‘When startups pitch, I don’t want a flat script. I want to hear people talk about who their customer is, why their product is incredible, and how they’re somehow going to change the world.’ Robin Klein, General Partner at LocalGlobe
Robin also told us it’s important to convey integrity – when you talk about your brand at public events and conferences, make sure you’re as honest as possible. Investors appreciate it when startup founders talk about problems they’re experiencing or difficulties they’re anticipating – do that and your positive claims are more likely to be trusted. Finally, make sure conversations with potential investors always have an organic flow – unnatural, rigid dialogues are an instant turn-off.
3. Choose the right investors
‘It’s not an exaggeration to say your choice of funding partner is almost as important as your choice of your founding team. You’re going to live with them for quite a long time and they’ll almost certainly be influential in the key decisions you need to make.’ Robin Klein, General Partner at LocalGlobe
It’s always exciting when you’re a new startup and your first offer comes in. But in the early stages, quality of investment matters just as much as quantity. Good investors will make it clear that they want to work with you in the long-haul – they won’t just throw money at your project and wait for returns. For instance, when Unmade first pitched to LocalGlobe, the first question Robin asked was “how can I add value beyond a pay cheque?” Based on that question alone it was clear to the team that they’d found an investor with an active interest in the company vision.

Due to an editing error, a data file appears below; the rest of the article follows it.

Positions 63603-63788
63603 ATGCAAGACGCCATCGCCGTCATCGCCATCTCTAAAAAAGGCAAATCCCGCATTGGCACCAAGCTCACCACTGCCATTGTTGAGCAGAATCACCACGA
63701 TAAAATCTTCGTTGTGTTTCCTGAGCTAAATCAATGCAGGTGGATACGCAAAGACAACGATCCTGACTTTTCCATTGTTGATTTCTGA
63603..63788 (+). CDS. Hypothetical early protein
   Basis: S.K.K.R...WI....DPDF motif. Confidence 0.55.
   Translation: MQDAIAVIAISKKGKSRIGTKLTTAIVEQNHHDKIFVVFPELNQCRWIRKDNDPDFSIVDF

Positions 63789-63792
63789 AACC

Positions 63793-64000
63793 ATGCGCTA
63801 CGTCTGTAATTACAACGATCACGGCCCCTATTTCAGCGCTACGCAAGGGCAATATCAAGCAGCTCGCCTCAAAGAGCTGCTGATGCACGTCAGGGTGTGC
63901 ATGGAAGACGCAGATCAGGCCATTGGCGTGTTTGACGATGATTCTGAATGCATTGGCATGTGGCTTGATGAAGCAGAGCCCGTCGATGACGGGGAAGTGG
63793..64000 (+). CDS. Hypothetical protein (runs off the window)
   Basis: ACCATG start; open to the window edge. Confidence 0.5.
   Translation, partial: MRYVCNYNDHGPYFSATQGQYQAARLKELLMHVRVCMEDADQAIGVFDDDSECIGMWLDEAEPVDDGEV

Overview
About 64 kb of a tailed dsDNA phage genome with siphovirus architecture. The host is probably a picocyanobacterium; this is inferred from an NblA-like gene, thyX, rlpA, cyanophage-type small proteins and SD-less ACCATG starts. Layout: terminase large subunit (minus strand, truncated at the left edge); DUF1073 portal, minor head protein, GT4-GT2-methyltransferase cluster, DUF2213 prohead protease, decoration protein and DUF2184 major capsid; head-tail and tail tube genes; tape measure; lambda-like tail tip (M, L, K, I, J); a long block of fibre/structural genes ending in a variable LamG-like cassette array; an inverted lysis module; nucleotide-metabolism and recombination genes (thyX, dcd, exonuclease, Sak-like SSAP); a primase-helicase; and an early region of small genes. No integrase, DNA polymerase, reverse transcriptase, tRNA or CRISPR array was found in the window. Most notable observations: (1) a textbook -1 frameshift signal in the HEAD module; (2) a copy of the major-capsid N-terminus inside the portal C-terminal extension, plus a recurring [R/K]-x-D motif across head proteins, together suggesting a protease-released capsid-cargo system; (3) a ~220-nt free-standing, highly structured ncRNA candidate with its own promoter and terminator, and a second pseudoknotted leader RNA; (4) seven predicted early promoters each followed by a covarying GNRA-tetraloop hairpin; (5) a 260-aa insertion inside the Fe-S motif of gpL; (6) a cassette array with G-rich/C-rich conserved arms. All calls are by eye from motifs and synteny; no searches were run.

Although it’s important to find an investor who’ll actively engage in achieving your core business objectives, it’s also important to find someone who’ll let you keep control. Robin’s motto at LocalGlobe is that “the companies we invest in always belong to their founders,” as he wants the startups he works with to have as much freedom as possible. Whatever stage you’re at in your business journey, make sure you keep autonomy a priority.
There’s no one-size-fits-all approach when it comes to securing VC backing. But there are some key takeaways to keep in mind. First, create a supportive network so you learn from other startups in similar situations and get the first-hand experience in approaching investors. Make sure you’ve got a streamlined approach, a well-managed team, and an honest conversational style. Finally, choose the right people for the job. Money isn’t everything, and if VC backing’s going to drive your business, it’ll need to come from investors who share your vision.
You can listen to the AWS Startup Stories podcast with Robin Klein and Hal Watts here.
And if you’re interested to see what are some of the AWS services that Unmade is using, subscribe to the series and download the cheat sheet here.
*What is AWS Startup Stories?
AWS Startup Stories is a business series of podcasts published on the AWS Podcast channel that showcases the success stories of startups running on AWS. Heroes of each business talk about how they overcame challenges and used technology to solve problems, providing tips for companies facing similar issues. Learn more about the series and who’s part of them on the webpage here and never miss an episode by subscribing today!